3 The petition reflects what appears to be a copy of the signature of Herbert G. Feinson as counsel for petitioner. Since the petition did not contain an original signature, attorney Feinson was initially not recognized as counsel in this case. On more than one occasion, the Court recommended that he file an entry of appearance. Mr. Feinson failed to file such document. When he appeared on behalf of petitioner at the trial of this matter, the Court specially recognized him.
7. There has been no examination by the Internal Revenue Service of the petitioner's documented expenses. There is no obligation for a taxpayer to submit proof of the expenses that a taxpayer takes on his tax return. His statement on page 3 of the deficiency notice that: "SINCE YOU DID NOT ESTABLISH THAT THE BUSINESS EXPENSE SHOWN ON YOUR RETURN WAS PAID OR IN-CURRED DURING THE TAXABLE YEAR AND THAT THE EXPENSE WAS ORDINARY AND NECESSARY TO YOUR BUSINESS.[,] WE HAVE DISALLOWED THE AMOUNT SHOWN." is contrary to the requirements of the Internal Revenue Code when a taxpayer files a tax return. The District Director arbitrarily rejected $12,170 of petitioner's reported expenses without giving any valid explanation of why he rejected a single expense.
8. There is no merit to the claim of deficiency.
Petitioner first argues that the notice of deficiency is not valid and that she has no obligation to substantiate claimed deductions. Petitioner's position is clearly incorrect. Respondent determined a deficiency in petitioner's 1989 Federal income tax liability. After an examination of petitioner's 1989 return, respondent sent a notice of deficiency to petitioner. The notice determined an amount of deficiency and explained the adjustments to the 1989 return. Nothing more is required of respondent. Benzvi v. Commissioner [86-1 USTC ╤ 9377], 787 F.2d 1541, 1542 (11th Cir: 1986), affg. an unpublished order of this Court; Abrams v. Commissioner [86-1 USTC ╤ 9130], 787 F.2d 939, 941 (4th Cir. 1986), affg. [Dec. 42,157] 84 T.C. 1308 (1985):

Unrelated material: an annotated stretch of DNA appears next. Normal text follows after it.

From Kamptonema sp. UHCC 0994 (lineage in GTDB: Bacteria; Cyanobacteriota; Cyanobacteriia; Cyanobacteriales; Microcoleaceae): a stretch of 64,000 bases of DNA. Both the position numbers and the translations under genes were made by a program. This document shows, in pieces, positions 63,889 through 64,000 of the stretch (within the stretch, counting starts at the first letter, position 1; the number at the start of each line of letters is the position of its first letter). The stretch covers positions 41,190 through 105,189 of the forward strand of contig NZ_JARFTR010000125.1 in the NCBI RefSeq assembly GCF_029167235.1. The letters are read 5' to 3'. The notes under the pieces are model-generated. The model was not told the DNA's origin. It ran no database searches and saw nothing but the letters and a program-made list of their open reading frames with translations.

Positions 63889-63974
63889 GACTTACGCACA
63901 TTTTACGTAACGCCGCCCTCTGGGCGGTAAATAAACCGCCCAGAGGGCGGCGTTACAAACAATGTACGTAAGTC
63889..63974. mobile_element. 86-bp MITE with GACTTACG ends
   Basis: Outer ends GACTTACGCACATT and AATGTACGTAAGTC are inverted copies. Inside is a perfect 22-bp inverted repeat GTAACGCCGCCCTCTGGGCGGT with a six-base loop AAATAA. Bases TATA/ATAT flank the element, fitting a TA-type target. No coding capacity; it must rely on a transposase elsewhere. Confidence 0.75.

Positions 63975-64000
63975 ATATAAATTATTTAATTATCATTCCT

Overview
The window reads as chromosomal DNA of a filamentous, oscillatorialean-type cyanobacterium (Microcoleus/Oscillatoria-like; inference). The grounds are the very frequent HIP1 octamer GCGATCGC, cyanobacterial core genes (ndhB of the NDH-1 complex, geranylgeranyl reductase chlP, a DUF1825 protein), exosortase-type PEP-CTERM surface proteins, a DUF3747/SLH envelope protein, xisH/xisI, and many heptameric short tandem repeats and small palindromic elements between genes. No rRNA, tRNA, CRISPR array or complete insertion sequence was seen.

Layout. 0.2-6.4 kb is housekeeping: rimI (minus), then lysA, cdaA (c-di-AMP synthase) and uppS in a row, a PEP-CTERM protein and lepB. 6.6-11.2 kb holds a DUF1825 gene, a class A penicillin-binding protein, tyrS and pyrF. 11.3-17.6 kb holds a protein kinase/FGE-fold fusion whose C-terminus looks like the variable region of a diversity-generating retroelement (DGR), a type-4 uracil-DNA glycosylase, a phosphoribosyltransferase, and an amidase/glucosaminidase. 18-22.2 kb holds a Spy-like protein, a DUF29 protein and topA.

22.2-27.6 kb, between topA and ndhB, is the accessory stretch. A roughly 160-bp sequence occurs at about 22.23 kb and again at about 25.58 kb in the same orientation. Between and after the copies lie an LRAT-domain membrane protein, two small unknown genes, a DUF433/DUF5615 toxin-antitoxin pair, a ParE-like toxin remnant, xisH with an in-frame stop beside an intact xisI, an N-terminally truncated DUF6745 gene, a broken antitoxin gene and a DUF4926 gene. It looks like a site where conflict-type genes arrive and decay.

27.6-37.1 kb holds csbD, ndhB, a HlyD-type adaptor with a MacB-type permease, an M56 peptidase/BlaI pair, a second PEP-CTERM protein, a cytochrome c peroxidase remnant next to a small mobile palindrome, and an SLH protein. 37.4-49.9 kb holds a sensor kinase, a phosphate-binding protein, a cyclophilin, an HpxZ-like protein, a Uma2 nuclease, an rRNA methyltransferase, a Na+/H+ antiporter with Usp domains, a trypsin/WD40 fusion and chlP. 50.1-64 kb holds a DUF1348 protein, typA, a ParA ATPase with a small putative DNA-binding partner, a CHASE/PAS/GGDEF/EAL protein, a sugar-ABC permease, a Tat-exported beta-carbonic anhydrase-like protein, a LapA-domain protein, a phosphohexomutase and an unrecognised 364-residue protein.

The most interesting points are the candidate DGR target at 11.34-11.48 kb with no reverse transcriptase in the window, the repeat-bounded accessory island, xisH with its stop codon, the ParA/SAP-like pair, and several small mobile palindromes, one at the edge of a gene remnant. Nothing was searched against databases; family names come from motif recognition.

It is also clear that the determination made by respondent in her notice of deficiency is presumed correct and that the burden of proof is on petitioner to show that the determination made by respondent is wrong. Rule 142(a); Welch v. Helvering [3 USTC ╤ 1164], 290 U.S. 111 (1933); Rockwell v. Commissioner [75-1 USTC ╤ 9324], 512 F.2d 882, 887 (9th Cir. 1975), affg. [Dec. 31,430(M)] T.C. Memo. 1972-133. The fact that petitioner chose not to present evidence and submit this case fully stipulated does not alter the burden of proof. Rule 122(b); Borchers v. Commissioner [Dec. 46,730], 95 T.C. 82, 91 (1990), affd. [91-2 USTC ╤ 50,416] 943 F.2d 22 (8th Cir. 1991).
The stipulation and attached exhibits are insufficient to satisfy petitioner's burden of proof. The limited stipulation does not provide any basis to make findings with respect to the propriety of the claimed Schedule C expenses. Petitioner has simply failed in her burden of proof.
Respondent also filed a motion for sanctions. While Attorney Feinson's actions in this case are somewhat mystifying, we decline under these circumstances to impose sanctions. 4 Accordingly, respondent's motion for sanctions will be denied.
4 Cf. Harper v. Commissioner [Dec. 48,610], 99 T.C. ___, ___ (1992) (slip op. at 28).
To reflect the foregoing,
An order will be issued denying respondent's motion for sanctions and a decision will be entered for respondent.